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Participate in our research

Participate in our research

If you would like to participate in our research please see the current studies below and contact the lab member involved.

Alternatively, if you would like to be considered in future research studies please contact Ellen or Emma.

Investigating optometric and orthoptic conditions in autistic adults

Limited research has been conducted to investigate the links between autism and optometric and orthoptic conditions; these involve those commonly considered in an eye examination, for example the level of vision, a requirement for spectacles and the coordination of the two eyes (e.g. lazy eye). Existing research suggests a greater need for spectacles and a higher number of eye-coordination problems in autistic children and mostly those with co-existing learning disabilities (co-existing learning disabilities carry their own risks of increased optometric and orthoptic anomalies). Little is known about the vision of adults with autism who do not have learning disabilities or their experience of visiting an optometrist.

In addition, visual symptoms such as hypersensitivity (e.g. dislike of certain lighting) and feelings of sensory overload are common in autistic individuals, but little previous research has fully characterised the range and type of these visual symptoms and also whether they might be linked to optometric and orthoptic eye conditions.

This project has two parts. Part one has investigated the visual experiences of autistic adults, how these impact daily life and their experience of an eye examination. This has formed the early groundwork for part two.

Part two will involve providing eye examinations for autistic adults to identify any commonly occurring optometric or orthoptic conditions, and exploring if these link at all to symptoms. Participants will need to fulfill the following criteria:

  • Aged 18 years or over
  • Have a formal diagnosis of autism
  • Not have a diagnosed learning disability
  • Able to travel to the University

You do not need to have an existing eye condition to take part. If you think your eyes and vision are okay, we would still like to see you.

For further information on this project, please email Ketan Parmar (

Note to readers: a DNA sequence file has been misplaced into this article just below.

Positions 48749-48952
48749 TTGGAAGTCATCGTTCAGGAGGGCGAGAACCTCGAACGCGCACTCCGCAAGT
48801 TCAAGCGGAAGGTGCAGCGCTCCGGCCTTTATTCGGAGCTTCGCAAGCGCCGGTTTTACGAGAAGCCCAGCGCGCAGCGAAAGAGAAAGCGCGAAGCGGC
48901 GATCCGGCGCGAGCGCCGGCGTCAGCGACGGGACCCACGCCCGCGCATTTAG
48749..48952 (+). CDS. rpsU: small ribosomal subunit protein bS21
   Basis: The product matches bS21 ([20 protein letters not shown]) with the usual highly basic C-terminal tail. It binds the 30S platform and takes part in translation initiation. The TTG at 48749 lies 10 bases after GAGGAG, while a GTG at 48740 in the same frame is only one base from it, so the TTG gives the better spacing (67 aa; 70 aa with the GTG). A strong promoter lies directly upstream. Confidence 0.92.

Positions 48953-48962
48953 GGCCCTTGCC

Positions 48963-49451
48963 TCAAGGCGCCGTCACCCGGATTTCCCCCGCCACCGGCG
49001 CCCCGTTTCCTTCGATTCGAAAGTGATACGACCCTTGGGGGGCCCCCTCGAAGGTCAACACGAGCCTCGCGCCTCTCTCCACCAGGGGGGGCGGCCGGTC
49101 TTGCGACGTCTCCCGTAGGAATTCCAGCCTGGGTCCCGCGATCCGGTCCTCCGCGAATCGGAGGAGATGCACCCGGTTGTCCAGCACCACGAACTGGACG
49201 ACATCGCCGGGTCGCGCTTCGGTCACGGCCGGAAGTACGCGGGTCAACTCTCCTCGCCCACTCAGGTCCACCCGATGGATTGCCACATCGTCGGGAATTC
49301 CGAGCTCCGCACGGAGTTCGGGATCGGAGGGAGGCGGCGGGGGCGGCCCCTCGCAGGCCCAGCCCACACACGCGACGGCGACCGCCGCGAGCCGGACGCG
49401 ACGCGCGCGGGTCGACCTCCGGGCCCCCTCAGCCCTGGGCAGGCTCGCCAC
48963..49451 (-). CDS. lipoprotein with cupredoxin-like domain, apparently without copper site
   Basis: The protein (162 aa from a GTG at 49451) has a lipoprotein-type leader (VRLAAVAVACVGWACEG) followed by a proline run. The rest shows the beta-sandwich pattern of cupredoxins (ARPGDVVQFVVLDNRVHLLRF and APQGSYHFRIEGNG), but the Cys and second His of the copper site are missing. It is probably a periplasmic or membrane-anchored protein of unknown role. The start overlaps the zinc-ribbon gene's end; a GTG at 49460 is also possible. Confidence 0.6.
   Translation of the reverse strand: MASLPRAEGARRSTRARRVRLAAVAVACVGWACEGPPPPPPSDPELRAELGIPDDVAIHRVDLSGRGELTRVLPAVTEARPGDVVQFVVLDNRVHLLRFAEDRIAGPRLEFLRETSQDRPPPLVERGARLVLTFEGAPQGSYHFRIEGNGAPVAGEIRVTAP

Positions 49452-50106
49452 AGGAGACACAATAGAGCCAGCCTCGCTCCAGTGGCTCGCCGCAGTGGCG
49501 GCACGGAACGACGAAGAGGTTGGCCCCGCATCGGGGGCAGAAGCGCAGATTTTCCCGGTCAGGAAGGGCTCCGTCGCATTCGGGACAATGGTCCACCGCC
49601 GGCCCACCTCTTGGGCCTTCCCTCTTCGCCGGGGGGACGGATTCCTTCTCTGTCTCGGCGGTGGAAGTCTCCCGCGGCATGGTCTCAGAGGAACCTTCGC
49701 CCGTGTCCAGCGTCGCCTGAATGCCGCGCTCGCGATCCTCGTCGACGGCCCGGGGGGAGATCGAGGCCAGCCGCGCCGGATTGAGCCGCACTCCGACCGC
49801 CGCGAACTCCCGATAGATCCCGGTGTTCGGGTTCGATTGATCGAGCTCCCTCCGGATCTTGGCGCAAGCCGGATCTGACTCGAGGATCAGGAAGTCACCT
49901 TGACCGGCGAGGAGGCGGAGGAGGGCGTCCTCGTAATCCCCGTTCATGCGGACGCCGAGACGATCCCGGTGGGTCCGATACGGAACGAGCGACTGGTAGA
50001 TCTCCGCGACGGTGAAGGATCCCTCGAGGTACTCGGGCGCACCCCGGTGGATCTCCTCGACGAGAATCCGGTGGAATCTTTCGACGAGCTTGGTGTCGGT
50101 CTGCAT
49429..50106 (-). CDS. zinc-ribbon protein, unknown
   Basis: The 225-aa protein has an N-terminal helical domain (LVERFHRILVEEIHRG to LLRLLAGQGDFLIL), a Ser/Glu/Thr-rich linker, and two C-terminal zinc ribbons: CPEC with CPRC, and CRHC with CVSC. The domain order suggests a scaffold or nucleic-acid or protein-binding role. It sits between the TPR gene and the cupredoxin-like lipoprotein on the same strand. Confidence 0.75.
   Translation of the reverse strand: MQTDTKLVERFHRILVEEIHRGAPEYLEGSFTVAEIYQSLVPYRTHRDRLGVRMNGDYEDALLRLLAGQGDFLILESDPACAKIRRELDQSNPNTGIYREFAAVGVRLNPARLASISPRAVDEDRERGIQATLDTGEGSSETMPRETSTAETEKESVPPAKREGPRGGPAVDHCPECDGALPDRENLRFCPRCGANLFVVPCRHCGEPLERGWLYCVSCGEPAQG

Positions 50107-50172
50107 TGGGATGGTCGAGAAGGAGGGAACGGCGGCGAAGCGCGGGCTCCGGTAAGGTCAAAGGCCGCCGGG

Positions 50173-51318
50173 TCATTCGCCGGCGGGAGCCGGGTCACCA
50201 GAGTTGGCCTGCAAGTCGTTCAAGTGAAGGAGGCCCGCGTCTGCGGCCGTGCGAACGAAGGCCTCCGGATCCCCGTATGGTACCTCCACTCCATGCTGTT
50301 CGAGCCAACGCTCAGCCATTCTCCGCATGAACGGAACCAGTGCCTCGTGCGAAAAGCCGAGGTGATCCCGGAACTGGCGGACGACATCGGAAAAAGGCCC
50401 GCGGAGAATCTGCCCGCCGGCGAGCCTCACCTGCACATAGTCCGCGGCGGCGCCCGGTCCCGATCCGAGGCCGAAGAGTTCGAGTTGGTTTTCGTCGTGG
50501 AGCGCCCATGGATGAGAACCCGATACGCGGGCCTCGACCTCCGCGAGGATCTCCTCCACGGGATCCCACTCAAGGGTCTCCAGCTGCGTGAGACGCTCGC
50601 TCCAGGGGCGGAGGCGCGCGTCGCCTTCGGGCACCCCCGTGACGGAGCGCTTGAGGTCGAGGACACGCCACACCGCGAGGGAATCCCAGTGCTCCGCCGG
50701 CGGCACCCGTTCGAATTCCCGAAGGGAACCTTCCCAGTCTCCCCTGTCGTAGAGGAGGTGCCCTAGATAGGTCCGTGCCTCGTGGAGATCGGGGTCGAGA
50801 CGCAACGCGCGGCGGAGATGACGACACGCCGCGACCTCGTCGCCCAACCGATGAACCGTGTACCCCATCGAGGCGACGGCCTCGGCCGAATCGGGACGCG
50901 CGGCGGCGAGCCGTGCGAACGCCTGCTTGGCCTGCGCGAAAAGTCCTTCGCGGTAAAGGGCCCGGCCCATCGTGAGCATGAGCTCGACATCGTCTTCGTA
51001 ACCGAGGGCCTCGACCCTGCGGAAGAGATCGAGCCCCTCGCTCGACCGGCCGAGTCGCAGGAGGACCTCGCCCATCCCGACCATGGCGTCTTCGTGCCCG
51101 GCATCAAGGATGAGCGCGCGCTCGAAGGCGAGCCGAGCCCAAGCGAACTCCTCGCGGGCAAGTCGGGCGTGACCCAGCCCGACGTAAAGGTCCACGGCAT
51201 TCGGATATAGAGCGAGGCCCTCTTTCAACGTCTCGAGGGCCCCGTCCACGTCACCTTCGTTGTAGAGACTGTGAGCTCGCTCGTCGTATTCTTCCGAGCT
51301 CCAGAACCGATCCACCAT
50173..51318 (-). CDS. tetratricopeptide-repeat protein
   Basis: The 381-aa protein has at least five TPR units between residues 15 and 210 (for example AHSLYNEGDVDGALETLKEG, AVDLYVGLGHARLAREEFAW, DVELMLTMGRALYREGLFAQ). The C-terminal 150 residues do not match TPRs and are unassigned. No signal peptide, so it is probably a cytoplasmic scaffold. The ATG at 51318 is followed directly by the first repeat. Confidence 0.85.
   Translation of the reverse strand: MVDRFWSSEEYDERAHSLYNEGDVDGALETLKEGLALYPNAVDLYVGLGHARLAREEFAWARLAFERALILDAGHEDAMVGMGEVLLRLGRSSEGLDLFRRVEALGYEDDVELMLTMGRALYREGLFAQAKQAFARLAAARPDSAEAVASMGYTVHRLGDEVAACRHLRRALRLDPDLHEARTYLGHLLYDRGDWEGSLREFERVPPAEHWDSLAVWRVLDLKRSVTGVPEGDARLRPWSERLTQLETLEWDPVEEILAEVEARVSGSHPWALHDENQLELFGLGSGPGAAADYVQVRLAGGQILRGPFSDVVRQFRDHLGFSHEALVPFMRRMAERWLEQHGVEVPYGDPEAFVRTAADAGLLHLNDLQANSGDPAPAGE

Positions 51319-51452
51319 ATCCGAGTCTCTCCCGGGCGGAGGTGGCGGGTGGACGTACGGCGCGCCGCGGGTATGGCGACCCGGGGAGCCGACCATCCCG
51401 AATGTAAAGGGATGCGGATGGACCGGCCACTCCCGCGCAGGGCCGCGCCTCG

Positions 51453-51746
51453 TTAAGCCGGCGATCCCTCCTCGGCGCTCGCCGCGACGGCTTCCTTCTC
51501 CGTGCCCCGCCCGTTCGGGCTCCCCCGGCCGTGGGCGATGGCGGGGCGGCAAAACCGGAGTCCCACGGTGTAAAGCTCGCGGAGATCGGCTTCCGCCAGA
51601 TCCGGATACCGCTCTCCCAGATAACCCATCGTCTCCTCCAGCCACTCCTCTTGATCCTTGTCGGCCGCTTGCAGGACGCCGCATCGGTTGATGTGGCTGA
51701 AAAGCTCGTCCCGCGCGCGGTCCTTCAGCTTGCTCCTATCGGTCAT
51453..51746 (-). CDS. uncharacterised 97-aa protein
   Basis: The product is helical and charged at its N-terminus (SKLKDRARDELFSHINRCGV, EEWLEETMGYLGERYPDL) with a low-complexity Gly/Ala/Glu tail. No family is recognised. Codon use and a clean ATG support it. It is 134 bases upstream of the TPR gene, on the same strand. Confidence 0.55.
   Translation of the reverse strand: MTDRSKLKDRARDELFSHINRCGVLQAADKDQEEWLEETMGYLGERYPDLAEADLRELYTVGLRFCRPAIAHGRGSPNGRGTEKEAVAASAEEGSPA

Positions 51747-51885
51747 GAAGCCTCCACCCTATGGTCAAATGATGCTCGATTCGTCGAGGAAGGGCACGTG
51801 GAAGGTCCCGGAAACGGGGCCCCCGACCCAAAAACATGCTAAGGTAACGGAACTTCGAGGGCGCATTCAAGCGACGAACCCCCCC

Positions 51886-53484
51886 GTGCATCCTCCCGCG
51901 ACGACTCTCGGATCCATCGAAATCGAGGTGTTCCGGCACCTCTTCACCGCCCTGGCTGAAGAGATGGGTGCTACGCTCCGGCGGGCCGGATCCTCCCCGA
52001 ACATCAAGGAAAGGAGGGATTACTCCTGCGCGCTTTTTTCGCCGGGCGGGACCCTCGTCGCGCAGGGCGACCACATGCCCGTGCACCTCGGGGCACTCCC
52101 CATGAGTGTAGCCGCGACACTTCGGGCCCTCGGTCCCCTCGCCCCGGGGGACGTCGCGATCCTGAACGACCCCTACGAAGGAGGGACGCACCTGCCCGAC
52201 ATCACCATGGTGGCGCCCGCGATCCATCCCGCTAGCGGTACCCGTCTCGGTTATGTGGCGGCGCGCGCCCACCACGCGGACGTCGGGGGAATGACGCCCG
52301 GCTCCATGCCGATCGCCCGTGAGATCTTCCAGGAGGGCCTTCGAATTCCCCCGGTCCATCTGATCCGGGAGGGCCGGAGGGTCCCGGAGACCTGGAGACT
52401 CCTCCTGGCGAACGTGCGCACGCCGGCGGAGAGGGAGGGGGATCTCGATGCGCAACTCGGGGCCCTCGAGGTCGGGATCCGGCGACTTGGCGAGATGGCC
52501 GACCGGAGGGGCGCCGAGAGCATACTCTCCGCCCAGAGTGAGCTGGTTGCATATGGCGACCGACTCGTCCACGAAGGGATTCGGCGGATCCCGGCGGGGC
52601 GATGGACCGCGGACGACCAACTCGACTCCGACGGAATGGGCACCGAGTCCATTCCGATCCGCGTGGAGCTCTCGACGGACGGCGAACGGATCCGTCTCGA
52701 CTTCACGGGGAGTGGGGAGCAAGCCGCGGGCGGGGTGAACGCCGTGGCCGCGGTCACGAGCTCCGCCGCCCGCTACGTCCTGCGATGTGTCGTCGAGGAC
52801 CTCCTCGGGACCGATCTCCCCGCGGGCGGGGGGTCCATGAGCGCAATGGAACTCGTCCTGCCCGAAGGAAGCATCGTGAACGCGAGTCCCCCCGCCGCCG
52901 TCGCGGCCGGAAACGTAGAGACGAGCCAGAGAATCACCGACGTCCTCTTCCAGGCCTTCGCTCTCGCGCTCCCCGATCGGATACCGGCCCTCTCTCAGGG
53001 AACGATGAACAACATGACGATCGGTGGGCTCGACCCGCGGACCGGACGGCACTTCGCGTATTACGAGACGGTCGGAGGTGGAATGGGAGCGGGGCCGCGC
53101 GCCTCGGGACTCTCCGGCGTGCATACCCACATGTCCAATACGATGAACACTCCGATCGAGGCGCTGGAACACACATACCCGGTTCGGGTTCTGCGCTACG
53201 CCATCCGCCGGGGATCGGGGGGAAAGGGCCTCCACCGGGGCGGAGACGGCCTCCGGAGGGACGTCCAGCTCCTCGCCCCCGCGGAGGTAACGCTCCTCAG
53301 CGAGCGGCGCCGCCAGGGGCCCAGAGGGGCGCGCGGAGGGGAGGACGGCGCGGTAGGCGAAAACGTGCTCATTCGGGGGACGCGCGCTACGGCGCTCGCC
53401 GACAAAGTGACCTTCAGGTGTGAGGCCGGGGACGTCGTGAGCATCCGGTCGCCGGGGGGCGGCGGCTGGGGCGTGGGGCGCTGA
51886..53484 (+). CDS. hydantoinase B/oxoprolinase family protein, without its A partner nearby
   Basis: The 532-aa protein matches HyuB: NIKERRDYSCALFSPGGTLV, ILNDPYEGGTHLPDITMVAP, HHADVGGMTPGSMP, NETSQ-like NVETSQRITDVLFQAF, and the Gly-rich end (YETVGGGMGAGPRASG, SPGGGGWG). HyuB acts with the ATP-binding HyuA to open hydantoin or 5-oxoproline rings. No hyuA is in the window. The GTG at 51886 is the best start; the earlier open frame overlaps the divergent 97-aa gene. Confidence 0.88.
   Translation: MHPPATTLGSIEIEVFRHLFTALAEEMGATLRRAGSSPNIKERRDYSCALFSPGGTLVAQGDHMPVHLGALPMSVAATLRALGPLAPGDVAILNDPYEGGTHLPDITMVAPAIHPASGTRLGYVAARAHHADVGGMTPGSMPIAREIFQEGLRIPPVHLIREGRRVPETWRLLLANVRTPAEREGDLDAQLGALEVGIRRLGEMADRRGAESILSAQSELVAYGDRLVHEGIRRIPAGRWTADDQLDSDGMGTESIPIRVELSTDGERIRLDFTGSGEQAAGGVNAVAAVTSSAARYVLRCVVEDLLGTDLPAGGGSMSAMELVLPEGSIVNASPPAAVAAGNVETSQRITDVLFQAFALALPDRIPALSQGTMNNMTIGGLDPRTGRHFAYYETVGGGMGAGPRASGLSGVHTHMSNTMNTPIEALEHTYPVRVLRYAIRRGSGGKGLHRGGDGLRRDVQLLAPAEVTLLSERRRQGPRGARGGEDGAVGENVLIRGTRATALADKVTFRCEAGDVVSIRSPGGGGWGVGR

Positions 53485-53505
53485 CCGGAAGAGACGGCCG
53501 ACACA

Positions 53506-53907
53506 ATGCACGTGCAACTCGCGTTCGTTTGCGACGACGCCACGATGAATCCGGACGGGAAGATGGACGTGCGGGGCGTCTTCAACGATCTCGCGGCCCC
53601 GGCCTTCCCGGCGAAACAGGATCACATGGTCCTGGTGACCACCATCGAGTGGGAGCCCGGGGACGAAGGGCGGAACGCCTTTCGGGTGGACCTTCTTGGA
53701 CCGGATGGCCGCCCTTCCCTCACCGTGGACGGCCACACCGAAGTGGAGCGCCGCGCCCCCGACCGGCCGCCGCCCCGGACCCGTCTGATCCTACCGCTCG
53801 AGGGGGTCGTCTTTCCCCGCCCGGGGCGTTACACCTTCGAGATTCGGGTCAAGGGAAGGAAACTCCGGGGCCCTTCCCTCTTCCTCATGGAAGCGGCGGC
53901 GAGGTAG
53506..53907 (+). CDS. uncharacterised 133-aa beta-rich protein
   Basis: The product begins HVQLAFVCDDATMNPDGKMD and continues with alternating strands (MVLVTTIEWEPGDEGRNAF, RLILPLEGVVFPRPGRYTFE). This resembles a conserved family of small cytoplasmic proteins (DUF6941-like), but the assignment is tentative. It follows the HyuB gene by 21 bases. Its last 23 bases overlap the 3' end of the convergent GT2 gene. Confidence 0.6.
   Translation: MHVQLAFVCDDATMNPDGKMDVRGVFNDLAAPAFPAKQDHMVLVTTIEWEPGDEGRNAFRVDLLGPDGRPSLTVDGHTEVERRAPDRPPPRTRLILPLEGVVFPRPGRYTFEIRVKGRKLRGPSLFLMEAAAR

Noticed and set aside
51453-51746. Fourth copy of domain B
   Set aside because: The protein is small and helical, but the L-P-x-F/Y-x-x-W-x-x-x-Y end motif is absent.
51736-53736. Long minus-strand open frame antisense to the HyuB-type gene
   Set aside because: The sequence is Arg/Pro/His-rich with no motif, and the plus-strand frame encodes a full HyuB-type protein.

Investigating timing processes in autism

Our sense of time and duration are essential to how we experience, and interact with, the world around us. There are many reports that autistic people experience and perceive time differently to non-autistic people. However, to date timing has not been well characterised in autism and the extent to which differences in timing may cause problems is unknown.

We are seeking volunteers for a research project which will systematically investigate the experience and perception of time in autism spectrum condition.

We are looking for volunteers who are:

  • aged between 18-45
  • have normal or corrected vision and hearing (glasses are OK)
  • native English speakers who are able to read written English and communicate verbally in English
  • have no first degree relatives with a diagnosis of autism (applies to non-autistic volunteers only)

All parts of the study will be conducted in the Zochonis Building, University of Manchester. Participants will be compensated for their time and reasonable travel expenses.

For more information, please contact us:

Movement in autism: Why is autism associated with poor movement ability and can this be used to diagnose autism?

Autism is primarily identified by differences in social and communication ability. However, a substantial body of evidence indicates that motor difficulties such as clumsiness, unstable balance and unusual walking style are also common in autism. Research in motor functioning is important because motor difficulties cause practical difficulties with daily tasks such as eating, dressing, and performing skilled movements, as in sports. Having poor motor skills also makes it more likely that a person will have poor social skills. In this study, we are asking autistic adults to copy different movements and perform simple movement tasks. We are doing this to find out more about why autistic people have motor difficulties and whether they can be used to help diagnose autism and design therapies.

For more information about this project please contact Andrius (

Everyday movement in Parkinson’s disease

Studies in our lab have shown that people with Parkinson’s observe, imitate and imagine actions in a similar way to those without Parkinson’s. Research also suggests that these processes facilitate movement, especially when used in combination. We are investigating the potential use of observation, imitation and imagery to improve everyday actions that people with Parkinson’s may have difficulty with, as well as in therapeutic activities such as dancing.

For more information about this research, please contact Jude Bek (